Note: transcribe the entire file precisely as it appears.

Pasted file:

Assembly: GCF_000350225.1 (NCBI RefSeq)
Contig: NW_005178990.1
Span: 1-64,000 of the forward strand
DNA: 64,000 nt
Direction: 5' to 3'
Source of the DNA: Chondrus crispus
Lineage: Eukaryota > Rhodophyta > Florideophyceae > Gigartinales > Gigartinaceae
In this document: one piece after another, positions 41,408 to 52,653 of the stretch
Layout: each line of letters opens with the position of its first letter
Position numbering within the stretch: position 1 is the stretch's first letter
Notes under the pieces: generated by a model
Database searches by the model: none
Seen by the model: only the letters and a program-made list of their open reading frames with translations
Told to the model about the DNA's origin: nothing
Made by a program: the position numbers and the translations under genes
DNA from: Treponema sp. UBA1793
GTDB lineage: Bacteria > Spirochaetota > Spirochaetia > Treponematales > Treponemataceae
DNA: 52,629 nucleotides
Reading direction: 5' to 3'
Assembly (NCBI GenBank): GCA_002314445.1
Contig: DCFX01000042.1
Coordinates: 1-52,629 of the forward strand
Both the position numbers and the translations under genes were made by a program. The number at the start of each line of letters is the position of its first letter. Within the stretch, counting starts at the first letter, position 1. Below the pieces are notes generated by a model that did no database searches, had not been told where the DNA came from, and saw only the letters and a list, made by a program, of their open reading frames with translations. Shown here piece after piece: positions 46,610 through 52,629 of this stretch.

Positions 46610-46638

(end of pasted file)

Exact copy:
Assembly: GCF_000350225.1 (NCBI RefSeq)
Contig: NW_005178990.1
Span: 1-64,000 of the forward strand
DNA: 64,000 nt
Direction: 5' to 3'
Source of the DNA: Chondrus crispus
Lineage: Eukaryota > Rhodophyta > Florideophyceae > Gigartinales > Gigartinaceae
In this document: one piece after another, positions 41,408 to 52,653 of the stretch
Layout: each line of letters opens with the position of its first letter
Position numbering within the stretch: position 1 is the stretch's first letter
Notes under the pieces: generated by a model
Database searches by the model: none
Seen by the model: only the letters and a program-made list of their open reading frames with translations
Told to the model about the DNA's origin: nothing
Made by a program: the position numbers and the translations under genes
DNA from: Treponema sp. UBA1793
GTDB lineage: Bacteria > Spirochaetota > Spirochaetia > Treponematales > Treponemataceae
DNA: 52,629 nucleotides
Reading direction: 5' to 3'
Assembly (NCBI GenBank): GCA_002314445.1
Contig: DCFX01000042.1
Coordinates: 1-52,629 of the forward strand
Both the position numbers and the translations under genes were made by a program. The number at the start of each line of letters is the position of its first letter. Within the stretch, counting starts at the first letter, position 1. Below the pieces are notes generated by a model that did no database searches, had not been told where the DNA came from, and saw only the letters and a list, made by a program, of their open reading frames with translations. Shown here piece after piece: positions 46,610 through 52,629 of this stretch.

Positions 46610-46638